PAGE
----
Imagine if King County lost half its farm land. What part of the country grows enough food to feed it’s population without importing extra? Here’s a look at Washington State production. Note the millions in specific crops, not general food production for local consumption. Here’s a national map of food security.

For all the millions of dollars in agriculture produced in Washington State, there sure is a high rate of insecurity when it comes to actually accessing food. Our state also exports millions in food abroad, most of which is shipped from other states through ours to the ports. We’re the #3 food exporter in the US. Yet when you look at the food scarcity map above, Washington state is not such a food rich landscape for the local consumer.

Food security is often linked to poverty, including a lack of vehicle to get to a store, or even having a store around. It also relates to affordability, as most organic or nutrient rich foods are expensive, mainly because they are fresh, in demand, and are not subsidized like commercial agriculture.  Mass produces boxed, cheap, and non-nutritious products they pass off as food is what’s creating health crisis in our nation and leading to an overwhelmed healthcare system.

Now let’s look at national maps of agricultural production, crop value, and how it all relates to food security.

We’re growing mostly grains. Grains are usually not crops for people, but to feed livestock. The fruit, nut, and vegetable categories are all grouped into one color, which is very hard to sort from the soybean color. Hay and silage are the least economically strong, yet they feed the animals which represents value added livestock. However, we’re not clear on where the grains are going to support the value map below. Vegetable, fruit, and nut production look like the most value for land use, but that’s also misleading, because again, nothing in these maps actually tells us what crops are going to people to enhance food security.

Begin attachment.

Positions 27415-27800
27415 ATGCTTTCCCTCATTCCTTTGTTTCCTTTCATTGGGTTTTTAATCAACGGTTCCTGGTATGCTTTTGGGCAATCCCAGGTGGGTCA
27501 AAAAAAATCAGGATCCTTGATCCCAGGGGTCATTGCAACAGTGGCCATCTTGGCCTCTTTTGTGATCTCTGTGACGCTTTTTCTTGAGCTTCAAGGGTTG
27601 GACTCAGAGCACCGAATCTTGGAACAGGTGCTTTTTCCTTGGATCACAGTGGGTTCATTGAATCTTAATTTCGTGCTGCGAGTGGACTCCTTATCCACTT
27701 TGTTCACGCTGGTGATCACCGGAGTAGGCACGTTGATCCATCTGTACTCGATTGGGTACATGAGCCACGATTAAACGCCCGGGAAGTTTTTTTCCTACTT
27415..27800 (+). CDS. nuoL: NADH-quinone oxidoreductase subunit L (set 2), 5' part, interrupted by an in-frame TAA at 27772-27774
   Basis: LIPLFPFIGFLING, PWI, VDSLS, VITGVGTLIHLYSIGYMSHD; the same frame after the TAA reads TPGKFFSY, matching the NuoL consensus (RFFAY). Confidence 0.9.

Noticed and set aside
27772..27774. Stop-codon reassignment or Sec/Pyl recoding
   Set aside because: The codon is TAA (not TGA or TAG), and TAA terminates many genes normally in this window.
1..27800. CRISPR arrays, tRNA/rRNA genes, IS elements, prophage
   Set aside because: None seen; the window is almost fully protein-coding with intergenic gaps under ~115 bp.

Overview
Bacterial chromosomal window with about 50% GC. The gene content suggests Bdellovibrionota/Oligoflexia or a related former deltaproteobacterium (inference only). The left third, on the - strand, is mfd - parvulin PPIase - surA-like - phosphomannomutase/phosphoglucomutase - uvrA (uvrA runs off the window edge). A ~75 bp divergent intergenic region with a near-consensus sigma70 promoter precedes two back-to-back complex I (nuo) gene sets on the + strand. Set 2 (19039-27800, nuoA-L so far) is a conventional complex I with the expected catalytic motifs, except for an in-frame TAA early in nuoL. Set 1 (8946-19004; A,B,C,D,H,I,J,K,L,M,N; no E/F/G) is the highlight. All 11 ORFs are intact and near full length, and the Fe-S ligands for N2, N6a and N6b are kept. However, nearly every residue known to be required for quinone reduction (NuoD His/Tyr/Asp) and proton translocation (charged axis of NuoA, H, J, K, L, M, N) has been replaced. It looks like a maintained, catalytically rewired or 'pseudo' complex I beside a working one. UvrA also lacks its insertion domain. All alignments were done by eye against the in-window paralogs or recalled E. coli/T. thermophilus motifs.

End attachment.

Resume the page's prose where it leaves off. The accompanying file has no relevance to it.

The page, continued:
When you reference the food security map over these crop and value maps, you see the agricultural production does not at all reflect food security. This is the wake up call for all of us who see big commercial farms as the salvation of our food. These industrial farms are not producing healthy food for people, but more often large mono-crops of grain for highly processed and additive rich per-packaged foods, which have a long lasting shelf life and can be shipped easily to our box store shelves. This industrializing of our food will be our ultimate undoing.